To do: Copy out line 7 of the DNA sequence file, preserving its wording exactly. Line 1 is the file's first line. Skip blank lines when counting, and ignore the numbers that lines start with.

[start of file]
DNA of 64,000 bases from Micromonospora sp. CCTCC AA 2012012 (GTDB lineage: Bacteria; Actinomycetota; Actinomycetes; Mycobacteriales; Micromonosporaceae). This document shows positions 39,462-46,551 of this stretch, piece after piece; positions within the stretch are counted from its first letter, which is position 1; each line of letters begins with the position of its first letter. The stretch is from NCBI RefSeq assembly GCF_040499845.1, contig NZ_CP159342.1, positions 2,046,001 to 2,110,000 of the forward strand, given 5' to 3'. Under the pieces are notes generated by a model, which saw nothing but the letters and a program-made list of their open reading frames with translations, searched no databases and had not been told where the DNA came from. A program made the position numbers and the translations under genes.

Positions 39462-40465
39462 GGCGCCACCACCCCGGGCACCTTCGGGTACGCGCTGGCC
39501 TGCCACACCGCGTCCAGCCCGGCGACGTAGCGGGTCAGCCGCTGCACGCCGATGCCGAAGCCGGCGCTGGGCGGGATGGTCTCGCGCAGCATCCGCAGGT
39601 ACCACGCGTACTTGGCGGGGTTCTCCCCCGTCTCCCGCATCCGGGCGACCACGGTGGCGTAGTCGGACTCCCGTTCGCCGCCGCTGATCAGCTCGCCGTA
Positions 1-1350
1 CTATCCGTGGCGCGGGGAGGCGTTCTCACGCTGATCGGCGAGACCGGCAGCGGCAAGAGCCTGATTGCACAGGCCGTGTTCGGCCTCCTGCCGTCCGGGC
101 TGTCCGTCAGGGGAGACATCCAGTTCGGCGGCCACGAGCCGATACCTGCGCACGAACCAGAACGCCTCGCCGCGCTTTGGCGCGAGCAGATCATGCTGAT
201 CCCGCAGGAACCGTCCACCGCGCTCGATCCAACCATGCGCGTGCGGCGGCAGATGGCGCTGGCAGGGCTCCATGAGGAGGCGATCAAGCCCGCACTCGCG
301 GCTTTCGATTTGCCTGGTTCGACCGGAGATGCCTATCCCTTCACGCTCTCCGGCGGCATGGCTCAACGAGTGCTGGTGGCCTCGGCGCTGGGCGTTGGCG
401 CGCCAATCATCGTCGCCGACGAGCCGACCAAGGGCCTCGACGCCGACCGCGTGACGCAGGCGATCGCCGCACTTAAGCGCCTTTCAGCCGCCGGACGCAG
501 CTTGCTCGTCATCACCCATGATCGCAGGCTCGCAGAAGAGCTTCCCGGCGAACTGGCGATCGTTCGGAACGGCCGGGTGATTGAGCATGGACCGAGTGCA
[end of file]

1 CTATCCGTGGCGCGGGGAGGCGTTCTCACGCTGATCGGCGAGACCGGCAGCGGCAAGAGCCTGATTGCACAGGCCGTGTTCGGCCTCCTGCCGTCCGGGC